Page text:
Firstpost: A 6000-Word Piece On Why Indian Girls Don’t Have The Confidence To Stand Up And Do The Finger Pee Gesture #Misogyny #Patriarchy #NobodyWillReadThis

And finally, Chetan Bhagat would announce his new book: a story about a boy from middle-class India, with a middle-class driver-type name like Sunil or Ramesh, whose English is not very goodly speaking because of full middle-classness only. After having middle-class water from a middle-class hotel (which is what middle-class people call restaurants) the boy would rush to empty his middle-class bladder in the toilet of his MBA college, which he joined to rise above his middle-classness, even though he really wanted to pursue his passion for MMS film-making.

But Sunil-slash-Ramesh would enter the girls loo by mistake, where he’d meet and fall in love with a rich girl, who pees wherever she wants to because she’s rich. The movie rights would be snapped up for a hundred crores, while “real” Indian authors – people who know that Whitbread is not a source of carbs – would sit around weeping tears of blood into their manuscripts featuring a poor brown man contemplating the nature of karma while trapped in a quagmire of Naxalism and also an actual quagmire, because that’s where all poor people live. (This man would be Bengali because, c’mon, when was the last time you saw somebody write stuff like this about Noida guys?)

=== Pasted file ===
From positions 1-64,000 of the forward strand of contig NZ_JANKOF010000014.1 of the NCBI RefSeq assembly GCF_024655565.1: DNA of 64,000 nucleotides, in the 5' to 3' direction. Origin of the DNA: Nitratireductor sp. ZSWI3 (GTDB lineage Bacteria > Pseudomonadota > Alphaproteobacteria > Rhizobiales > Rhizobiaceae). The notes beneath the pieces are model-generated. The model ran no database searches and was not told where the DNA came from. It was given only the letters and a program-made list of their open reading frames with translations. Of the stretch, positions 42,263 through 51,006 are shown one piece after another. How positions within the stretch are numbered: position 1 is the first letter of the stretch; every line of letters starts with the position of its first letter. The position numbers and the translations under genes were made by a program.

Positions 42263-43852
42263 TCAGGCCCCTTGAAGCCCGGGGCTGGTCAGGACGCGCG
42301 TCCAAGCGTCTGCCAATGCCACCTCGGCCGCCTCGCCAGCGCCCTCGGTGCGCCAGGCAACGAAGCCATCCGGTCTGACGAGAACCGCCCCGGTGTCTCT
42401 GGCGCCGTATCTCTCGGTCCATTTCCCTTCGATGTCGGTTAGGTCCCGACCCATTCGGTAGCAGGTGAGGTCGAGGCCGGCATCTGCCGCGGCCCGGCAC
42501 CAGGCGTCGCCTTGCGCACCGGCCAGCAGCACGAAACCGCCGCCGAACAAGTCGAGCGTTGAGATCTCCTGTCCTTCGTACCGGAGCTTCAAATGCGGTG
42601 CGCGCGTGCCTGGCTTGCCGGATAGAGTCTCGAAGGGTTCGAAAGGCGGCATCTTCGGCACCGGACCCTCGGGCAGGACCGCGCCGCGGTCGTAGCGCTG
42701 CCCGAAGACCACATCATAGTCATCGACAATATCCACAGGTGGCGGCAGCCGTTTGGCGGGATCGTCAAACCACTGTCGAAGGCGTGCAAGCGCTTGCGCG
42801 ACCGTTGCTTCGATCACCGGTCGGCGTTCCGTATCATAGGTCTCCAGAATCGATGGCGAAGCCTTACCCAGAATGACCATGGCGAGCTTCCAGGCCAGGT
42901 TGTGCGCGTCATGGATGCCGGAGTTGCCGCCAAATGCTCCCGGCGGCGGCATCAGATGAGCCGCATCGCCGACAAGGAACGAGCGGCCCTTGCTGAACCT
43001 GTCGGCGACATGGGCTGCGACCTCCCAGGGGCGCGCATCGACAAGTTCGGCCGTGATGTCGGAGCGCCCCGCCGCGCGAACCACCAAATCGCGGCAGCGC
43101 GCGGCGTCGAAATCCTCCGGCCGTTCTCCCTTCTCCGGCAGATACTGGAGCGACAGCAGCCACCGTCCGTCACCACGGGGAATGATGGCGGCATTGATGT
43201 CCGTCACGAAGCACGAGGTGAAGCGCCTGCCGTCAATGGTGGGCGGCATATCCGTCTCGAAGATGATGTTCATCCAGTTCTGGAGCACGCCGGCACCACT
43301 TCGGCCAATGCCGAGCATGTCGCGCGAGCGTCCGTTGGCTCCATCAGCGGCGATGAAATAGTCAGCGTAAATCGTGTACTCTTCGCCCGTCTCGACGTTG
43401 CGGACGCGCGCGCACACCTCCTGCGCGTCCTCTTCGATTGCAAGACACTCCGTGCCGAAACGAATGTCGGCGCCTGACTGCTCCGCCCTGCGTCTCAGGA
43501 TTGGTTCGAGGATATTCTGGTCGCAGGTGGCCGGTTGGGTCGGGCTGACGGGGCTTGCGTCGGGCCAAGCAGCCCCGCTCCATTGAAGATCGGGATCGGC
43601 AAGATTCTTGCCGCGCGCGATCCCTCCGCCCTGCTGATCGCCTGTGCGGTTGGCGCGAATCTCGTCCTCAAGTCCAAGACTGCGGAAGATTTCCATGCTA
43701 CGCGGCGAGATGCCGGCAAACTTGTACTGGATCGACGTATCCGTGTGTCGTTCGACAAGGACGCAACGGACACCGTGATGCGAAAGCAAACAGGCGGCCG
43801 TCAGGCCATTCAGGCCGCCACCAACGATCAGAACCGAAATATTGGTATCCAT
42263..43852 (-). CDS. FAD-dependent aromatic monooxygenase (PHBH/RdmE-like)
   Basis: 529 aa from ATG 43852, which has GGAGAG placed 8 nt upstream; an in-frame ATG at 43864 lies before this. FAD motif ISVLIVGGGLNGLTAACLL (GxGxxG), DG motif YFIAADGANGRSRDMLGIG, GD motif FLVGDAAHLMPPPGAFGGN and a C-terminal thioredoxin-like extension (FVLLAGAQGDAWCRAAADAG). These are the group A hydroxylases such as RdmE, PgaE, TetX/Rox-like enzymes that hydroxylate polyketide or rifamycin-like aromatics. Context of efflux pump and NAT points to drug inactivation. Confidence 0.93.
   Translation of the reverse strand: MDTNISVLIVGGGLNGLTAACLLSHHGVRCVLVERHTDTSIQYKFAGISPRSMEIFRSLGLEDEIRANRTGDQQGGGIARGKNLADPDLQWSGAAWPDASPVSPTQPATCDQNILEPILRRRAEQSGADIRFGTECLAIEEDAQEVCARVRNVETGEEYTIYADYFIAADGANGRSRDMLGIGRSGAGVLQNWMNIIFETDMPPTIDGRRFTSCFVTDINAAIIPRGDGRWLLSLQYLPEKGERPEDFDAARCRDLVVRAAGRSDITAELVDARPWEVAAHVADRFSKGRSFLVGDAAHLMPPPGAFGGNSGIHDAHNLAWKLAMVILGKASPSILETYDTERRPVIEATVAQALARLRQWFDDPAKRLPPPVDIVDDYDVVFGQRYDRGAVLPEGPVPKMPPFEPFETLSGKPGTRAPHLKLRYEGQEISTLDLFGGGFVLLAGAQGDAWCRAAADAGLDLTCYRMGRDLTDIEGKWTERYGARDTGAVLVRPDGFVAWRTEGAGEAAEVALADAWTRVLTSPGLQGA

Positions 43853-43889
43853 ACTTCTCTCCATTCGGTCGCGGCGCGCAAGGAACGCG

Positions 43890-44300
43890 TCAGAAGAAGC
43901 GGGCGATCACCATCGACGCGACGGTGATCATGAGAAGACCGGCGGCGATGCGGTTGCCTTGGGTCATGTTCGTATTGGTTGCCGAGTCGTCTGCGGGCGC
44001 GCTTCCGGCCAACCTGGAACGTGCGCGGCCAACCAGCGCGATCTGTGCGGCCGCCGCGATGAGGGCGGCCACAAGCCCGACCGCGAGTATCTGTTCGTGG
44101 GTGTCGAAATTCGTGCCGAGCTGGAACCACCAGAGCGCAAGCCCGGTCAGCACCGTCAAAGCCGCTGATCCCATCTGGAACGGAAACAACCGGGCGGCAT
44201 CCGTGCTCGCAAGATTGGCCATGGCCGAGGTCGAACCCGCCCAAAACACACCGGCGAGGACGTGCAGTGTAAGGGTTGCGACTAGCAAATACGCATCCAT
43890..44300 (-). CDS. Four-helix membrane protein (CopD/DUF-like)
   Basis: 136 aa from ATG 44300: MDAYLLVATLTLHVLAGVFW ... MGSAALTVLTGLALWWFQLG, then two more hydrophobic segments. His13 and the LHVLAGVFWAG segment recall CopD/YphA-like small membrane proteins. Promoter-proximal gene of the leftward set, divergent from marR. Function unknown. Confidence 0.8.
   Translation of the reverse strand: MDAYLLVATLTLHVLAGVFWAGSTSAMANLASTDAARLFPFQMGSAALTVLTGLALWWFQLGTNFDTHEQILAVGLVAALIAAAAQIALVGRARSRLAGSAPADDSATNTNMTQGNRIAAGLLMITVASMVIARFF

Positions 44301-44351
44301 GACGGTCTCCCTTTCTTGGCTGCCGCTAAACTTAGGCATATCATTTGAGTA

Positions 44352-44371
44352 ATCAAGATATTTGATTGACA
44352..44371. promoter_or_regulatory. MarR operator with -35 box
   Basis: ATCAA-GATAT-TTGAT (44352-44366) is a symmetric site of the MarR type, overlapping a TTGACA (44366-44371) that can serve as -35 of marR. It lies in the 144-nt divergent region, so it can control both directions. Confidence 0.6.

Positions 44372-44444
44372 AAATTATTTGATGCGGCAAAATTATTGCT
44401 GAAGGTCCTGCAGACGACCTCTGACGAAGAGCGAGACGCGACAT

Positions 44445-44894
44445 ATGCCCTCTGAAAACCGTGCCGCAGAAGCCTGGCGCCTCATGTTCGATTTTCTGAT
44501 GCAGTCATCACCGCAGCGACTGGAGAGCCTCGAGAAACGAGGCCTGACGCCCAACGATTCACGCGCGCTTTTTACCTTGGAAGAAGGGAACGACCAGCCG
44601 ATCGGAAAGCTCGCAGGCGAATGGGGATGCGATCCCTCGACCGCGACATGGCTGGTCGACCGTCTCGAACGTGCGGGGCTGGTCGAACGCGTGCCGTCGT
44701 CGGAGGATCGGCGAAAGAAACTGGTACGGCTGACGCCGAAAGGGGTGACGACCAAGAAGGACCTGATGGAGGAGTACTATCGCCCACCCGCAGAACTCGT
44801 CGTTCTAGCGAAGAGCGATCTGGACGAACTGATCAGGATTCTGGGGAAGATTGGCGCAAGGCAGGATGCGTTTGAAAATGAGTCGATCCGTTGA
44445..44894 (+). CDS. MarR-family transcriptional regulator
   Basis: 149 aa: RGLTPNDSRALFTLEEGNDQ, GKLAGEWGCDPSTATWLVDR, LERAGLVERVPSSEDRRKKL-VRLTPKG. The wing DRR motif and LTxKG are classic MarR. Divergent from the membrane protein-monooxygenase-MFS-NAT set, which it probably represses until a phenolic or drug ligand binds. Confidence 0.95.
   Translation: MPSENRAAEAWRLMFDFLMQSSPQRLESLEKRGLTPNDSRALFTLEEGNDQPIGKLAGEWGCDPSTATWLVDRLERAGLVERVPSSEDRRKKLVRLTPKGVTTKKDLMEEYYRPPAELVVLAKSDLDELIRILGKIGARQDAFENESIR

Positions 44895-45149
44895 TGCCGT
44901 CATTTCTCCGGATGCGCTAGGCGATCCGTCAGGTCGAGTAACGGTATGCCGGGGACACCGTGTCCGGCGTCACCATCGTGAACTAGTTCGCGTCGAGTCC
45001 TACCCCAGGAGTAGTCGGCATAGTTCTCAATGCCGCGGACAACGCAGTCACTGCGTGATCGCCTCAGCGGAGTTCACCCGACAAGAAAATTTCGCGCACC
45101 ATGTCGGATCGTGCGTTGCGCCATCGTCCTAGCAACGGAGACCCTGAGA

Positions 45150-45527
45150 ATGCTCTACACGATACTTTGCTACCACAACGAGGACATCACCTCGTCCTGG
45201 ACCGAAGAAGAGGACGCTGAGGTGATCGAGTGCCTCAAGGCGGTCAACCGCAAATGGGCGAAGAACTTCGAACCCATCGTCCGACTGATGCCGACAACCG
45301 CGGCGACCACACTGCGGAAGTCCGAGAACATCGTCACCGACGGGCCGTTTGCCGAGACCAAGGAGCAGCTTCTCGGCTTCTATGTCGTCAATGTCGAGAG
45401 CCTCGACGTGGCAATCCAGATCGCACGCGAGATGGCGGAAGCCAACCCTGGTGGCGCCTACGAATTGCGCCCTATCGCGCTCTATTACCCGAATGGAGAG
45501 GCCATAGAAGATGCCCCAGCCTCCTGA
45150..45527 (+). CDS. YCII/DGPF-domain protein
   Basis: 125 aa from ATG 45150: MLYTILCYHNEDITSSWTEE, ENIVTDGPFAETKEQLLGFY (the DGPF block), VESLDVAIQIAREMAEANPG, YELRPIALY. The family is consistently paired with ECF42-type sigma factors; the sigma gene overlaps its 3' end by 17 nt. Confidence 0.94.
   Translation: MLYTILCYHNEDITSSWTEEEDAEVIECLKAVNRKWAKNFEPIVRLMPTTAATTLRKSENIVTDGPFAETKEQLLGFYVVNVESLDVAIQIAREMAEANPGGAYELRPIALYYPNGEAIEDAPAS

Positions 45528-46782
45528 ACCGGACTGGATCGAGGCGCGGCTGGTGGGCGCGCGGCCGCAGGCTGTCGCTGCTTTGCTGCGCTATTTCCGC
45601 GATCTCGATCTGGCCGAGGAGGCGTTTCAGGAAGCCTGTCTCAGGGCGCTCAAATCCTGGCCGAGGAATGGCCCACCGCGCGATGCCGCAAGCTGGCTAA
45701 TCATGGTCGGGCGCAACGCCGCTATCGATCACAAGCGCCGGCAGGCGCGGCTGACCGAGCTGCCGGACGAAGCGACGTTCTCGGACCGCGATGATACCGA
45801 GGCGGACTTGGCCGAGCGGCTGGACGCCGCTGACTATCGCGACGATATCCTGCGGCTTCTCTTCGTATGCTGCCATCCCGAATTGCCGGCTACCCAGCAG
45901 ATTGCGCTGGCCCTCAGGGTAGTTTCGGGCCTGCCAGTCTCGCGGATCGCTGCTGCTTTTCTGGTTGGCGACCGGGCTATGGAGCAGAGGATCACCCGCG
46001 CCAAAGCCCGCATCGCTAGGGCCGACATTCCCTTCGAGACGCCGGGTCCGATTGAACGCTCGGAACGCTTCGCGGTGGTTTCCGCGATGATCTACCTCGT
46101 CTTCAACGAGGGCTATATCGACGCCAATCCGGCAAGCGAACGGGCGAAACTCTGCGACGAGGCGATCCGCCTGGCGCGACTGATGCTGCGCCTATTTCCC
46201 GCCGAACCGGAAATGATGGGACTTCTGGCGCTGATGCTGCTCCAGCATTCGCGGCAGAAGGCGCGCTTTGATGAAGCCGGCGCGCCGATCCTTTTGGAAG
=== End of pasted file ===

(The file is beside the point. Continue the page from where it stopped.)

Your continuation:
Overall, the PM’s address appears to have been a success. The Prime Minister said all the right things, like blahblahblahblahblah thank you for listening, go home and chill now. Or at least that’s how the kids must’ve heard it. Jokes aside, I’m sure many of those kids will grow up to vote for the BJP. Years from now, you’ll see them at polling booths, fervently looking for the tinday ki sabzi symbol.

(Note: This is my HT column dated 7th Sep 2014.)

O Captain, My Captain, Do You Take Private Classes?